Miranda was sweltering in the lead-lined vest by the time she reached the forest, so she pulled it off and threw it to the ground. Angrily, and repeatedly, she stamped on it.

“Perfect.”

She now realized that jumping through the portal was a bad idea. She was lost, the heat was unbearable, and the sand mixed with sweat made her skin itch.

“Calen!” Nothing but the sound of the ocean lapping against the beach in the distance.

“Calen?”

After foraging through a few feet of bushes and saplings, Miranda found a well worn path heading east and west. She walked east until she found an archway of bushes that led to an oblong clearing, twenty feet across and twelve feet deep, covered by overhanging trees. The floor was flattened leaves and pine needles. It had a lived-in air about it, and stunk of fish.

Her goggles made it difficult to see in the dimmer light of the clearing, so she pulled them down to her neck. She saw a small cinder block stove at the back with a black metal pipe that extended up at angles until it was hidden above the trees. There was a pile of fish bones drying beside the stove.

Miranda stepped inside for a better look. A bed, no more than a mattress of cross-hatched fern leaves, was set close to the east end of the clearing. Beside the mat, hung in the branches of a skinned six foot high plant resembling a rhododendron, were charcoal drawings and tools of stone and roughly-cast metal.

Her feet ached and her boots felt heavy. She looked for a place to take them off, but only found a two-foot tree stump that was too roughly cut to be comfortable. There where palm leaves, stripped bark, vines twisted into rope, and the skulls of small animals stored in neat stacks in a corner. She rummaged through the stacks in search of something to use as a cushion.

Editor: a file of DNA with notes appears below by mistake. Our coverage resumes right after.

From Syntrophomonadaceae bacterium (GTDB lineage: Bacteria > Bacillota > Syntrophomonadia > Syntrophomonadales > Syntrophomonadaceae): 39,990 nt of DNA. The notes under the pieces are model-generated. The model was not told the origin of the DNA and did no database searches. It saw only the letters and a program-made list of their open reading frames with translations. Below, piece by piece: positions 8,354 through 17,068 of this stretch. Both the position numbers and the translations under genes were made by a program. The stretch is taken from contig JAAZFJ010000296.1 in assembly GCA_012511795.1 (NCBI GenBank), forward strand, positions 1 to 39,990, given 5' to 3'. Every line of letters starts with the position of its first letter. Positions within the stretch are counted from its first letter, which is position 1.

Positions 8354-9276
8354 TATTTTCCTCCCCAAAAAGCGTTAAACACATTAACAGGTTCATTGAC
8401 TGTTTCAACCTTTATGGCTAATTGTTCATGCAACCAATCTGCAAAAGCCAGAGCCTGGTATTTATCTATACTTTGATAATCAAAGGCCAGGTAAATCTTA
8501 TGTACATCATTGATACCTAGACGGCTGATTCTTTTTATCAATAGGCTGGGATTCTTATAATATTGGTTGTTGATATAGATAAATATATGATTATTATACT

“Ah,” she said, and gathered a coil of rope and a handful of the thick palm leaves, and fashioned them into a rustic cushion. She set it on the stump, which made a serviceable if barely comfortable chair.

Is this where you live, Calen?

The clearing didn’t seem to her to be the place he had once described as his home.

Miranda sat to remove her boots, but was interrupted by a disturbing sound.

#

A deep and throaty rumble came from somewhere beyond the back of the clearing.

“Ngh.” A sound like a nasal hum with a soft growl from the back of the throat.

Miranda froze and listened carefully. Leaves rustled.

“Hello?” she said.

Leaves rustled again, now not far from the back of the clearing.

“Who’s there?” she said.

“Ngh.” Meaning: Go away.

This time it was closer, and it sounded more inquisitive than threatening. Perhaps it was just hopeful thinking. Running away seemed like a good idea just the same.

The leaves parted as an ape-like man pushed through - heavy and stocky with the head and face more Neanderthal than human, and skin of a gray pallor with blue veins just visible on his arms and legs. He wore a large furry animal skin draped over his back and chest like an open vest, and knee-length pants sewn from scraps of animal hide. There was a large animal skull filled with yellow and purple berries hung at one side of his waist.